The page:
From the publishers of THE HINDU
VOL.34 :: NO.34 :: Aug. 25, 2011
The triumphant South Western Railway team.
Indian Railways has been a steadfast friend of sportspersons for decades now. While it may not offer the cushy life cricketers enjoy, it looks after its sports fraternity well, providing them enough space to train and grow and extends incentives and promotions to keep their morale high.
According to Badminton Association of India (BAI) records, Indian Railways men and women have won the National team championships no less than 20 and 18 times respectively. It has also produced stalwarts such as Syed Modi, Madhumita Bisht, Leroy DeSa, Suresh Goel, siblings Romen and Dipu Ghosh and more recently Sachin Ratti.
The recent all India Railway badminton championships hosted by the newly formed South Western Railway (SWR) at the new and well-equipped multi-purpose indoor stadium at Hubli/Dharwad showcased the power-house's commitment to the cause of sports. An impressive array of its top ranking shuttlers, gave the event the feel of a National championship.
Men's favourite Mohit Kamat is No. 10 in singles in BAI rankings and 17 in doubles, while Sachin Ratti stands at 12 and 32 in doubles. Women's top seed Anita Ohlan is No. 6 in singles and 10 in doubles, while Dhanya Nair is listed at 9 and 14.
Residents of Hubli/Dharwad or for that matter those living in North Karnataka were watching an event of this scale for the first time. Livening up the action were 110 men representing 17 teams, 20 women from seven zones and 20 officials led by Chief Referee Rajiv Mehta.
Chief Patron of the South Western Railway Sports Association and South Western Railway General Manager Kuldeep Chaturvedi inaugurated the five-day meet and also gave away the prizes on the concluding day.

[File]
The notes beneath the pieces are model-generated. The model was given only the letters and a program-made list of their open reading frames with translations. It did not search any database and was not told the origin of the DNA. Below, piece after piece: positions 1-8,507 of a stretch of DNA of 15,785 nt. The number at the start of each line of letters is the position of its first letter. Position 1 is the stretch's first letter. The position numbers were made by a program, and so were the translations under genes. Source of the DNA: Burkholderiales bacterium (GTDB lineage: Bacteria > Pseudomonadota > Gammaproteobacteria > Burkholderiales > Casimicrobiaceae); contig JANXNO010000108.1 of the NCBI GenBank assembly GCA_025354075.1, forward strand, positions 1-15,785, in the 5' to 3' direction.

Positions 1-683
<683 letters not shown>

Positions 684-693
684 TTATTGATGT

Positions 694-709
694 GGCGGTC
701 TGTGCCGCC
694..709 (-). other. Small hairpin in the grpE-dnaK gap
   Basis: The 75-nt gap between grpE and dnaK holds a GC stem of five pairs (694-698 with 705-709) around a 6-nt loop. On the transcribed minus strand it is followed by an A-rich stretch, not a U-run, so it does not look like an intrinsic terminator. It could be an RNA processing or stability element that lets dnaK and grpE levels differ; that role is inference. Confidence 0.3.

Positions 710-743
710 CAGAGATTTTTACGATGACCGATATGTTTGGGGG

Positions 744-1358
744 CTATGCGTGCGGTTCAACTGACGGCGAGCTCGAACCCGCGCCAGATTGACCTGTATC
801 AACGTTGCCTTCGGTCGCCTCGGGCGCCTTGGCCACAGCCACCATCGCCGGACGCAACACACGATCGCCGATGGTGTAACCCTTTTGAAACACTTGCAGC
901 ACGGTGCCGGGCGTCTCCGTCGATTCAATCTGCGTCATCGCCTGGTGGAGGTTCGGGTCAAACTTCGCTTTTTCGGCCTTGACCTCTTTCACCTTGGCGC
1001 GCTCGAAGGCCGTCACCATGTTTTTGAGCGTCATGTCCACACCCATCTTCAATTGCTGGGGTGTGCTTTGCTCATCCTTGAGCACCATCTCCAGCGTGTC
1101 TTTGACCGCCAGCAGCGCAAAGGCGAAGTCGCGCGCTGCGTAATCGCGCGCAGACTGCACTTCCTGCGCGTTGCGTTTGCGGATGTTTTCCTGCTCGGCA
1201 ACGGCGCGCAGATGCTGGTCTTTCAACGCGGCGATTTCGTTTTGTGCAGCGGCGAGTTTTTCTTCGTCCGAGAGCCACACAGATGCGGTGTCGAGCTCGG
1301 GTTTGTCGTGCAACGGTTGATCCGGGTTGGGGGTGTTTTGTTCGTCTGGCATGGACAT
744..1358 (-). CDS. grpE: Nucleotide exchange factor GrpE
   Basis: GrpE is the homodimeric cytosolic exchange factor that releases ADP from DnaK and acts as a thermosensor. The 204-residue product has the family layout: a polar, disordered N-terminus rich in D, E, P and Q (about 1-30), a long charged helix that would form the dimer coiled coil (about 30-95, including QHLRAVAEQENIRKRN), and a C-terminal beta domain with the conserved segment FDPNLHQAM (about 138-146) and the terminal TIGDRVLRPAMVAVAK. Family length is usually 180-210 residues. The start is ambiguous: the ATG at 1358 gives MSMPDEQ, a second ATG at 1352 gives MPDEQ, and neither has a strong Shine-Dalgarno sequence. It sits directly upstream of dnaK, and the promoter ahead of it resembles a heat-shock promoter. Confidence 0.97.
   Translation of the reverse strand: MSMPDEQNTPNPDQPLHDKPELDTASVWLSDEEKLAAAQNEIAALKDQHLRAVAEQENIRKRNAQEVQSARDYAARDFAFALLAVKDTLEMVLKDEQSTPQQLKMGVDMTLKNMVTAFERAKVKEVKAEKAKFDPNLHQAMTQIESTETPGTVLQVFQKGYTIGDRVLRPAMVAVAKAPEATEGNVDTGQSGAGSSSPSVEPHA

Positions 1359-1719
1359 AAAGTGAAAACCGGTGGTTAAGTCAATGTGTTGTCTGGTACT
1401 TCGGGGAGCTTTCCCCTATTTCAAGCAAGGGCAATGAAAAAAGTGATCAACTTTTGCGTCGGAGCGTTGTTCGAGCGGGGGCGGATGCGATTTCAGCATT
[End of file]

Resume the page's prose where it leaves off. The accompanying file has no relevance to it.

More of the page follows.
The men's team championship being the flagship event of the championship got off on the wrong foot when top gun Mohit Kamat of SWR lost in straight sets to South Central Railway's Vinay Kumar Reddy in the opening singles. In the next match, SCR's C.M. Sashidhar led 11-3 in the opening game but rank outsider Jagadeesh Yadav got the better of him 21-18, 21-18 bringing SWR back on par.
Mohit Kamat of South Western Railway, the winner of singles title, getting ready to serve.
The opening doubles pitting James and Dinesh of SCR against Hersen and Anil Raju of SWR went the full distance and brought spectators to the edge of their seats. After a pulsating contest, SWR prevailed, albeit by a wafer thin margin, 21 - 18, 22 - 24, & 23 - 21.
Kiran Kumar erased that deficit for SCR wining a tough three-setter against Sunjeeth. With the onus now on them, Mohit Kamat and Jagadeesh Yadav rose to the occasion, their fine match temperament and court craft leading them to victory over Vinay and cramps-affected Kiran, who soldiered on gallantly, despite being hampered considerably. SWR had thus dethroned SCR, which had won the crown two years on the trot until now.
Traditionally, teams from Northern and Western Railways have dominated this event. With Andhra Pradesh and Karnataka emerging as two new power centres, the equations have changed and the above verdict signalled the arrival of a new order.
On the distaff side, Northern Railway (NR) lived upto its billing as the best defeating Central Railway (CR) 2-1. Chitralekha Sakhya lost the opening singles to CR's Dhanya Nair, but Anita Ohlan combined well with Meenakshi Nair to subdue Dhanya Nair and Vinaya Shettye in straight sets. Ohlan's dominance spread to the second singles too, where she overcame Shettye in facile fashion.